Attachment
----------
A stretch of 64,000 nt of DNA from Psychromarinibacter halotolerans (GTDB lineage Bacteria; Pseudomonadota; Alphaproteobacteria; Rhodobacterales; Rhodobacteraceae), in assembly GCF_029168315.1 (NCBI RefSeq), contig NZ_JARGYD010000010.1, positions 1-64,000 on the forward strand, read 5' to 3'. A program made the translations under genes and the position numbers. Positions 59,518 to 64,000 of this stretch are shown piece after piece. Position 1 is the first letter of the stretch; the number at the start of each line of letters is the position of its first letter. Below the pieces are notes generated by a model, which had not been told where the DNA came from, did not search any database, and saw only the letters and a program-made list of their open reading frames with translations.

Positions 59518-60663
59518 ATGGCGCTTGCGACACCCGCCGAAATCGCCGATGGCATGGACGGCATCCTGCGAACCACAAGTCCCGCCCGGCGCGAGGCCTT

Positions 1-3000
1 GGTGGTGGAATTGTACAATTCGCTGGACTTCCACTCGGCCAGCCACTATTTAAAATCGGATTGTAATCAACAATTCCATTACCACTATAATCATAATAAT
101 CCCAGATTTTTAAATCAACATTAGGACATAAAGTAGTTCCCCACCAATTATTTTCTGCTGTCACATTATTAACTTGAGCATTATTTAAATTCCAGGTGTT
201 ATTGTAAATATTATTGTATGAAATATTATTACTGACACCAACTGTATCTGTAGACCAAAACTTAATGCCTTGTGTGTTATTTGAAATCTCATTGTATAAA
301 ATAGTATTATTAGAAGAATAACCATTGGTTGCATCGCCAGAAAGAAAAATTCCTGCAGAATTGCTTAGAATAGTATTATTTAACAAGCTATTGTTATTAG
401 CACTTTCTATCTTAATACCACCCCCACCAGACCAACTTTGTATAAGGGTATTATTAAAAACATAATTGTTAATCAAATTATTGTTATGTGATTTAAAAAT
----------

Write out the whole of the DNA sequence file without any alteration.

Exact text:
A stretch of 64,000 nt of DNA from Psychromarinibacter halotolerans (GTDB lineage Bacteria; Pseudomonadota; Alphaproteobacteria; Rhodobacterales; Rhodobacteraceae), in assembly GCF_029168315.1 (NCBI RefSeq), contig NZ_JARGYD010000010.1, positions 1-64,000 on the forward strand, read 5' to 3'. A program made the translations under genes and the position numbers. Positions 59,518 to 64,000 of this stretch are shown piece after piece. Position 1 is the first letter of the stretch; the number at the start of each line of letters is the position of its first letter. Below the pieces are notes generated by a model, which had not been told where the DNA came from, did not search any database, and saw only the letters and a program-made list of their open reading frames with translations.

Positions 59518-60663
59518 ATGGCGCTTGCGACACCCGCCGAAATCGCCGATGGCATGGACGGCATCCTGCGAACCACAAGTCCCGCCCGGCGCGAGGCCTT

Positions 1-3000
1 GGTGGTGGAATTGTACAATTCGCTGGACTTCCACTCGGCCAGCCACTATTTAAAATCGGATTGTAATCAACAATTCCATTACCACTATAATCATAATAAT
101 CCCAGATTTTTAAATCAACATTAGGACATAAAGTAGTTCCCCACCAATTATTTTCTGCTGTCACATTATTAACTTGAGCATTATTTAAATTCCAGGTGTT
201 ATTGTAAATATTATTGTATGAAATATTATTACTGACACCAACTGTATCTGTAGACCAAAACTTAATGCCTTGTGTGTTATTTGAAATCTCATTGTATAAA
301 ATAGTATTATTAGAAGAATAACCATTGGTTGCATCGCCAGAAAGAAAAATTCCTGCAGAATTGCTTAGAATAGTATTATTTAACAAGCTATTGTTATTAG
401 CACTTTCTATCTTAATACCACCCCCACCAGACCAACTTTGTATAAGGGTATTATTAAAAACATAATTGTTAATCAAATTATTGTTATGTGATTTAAAAAT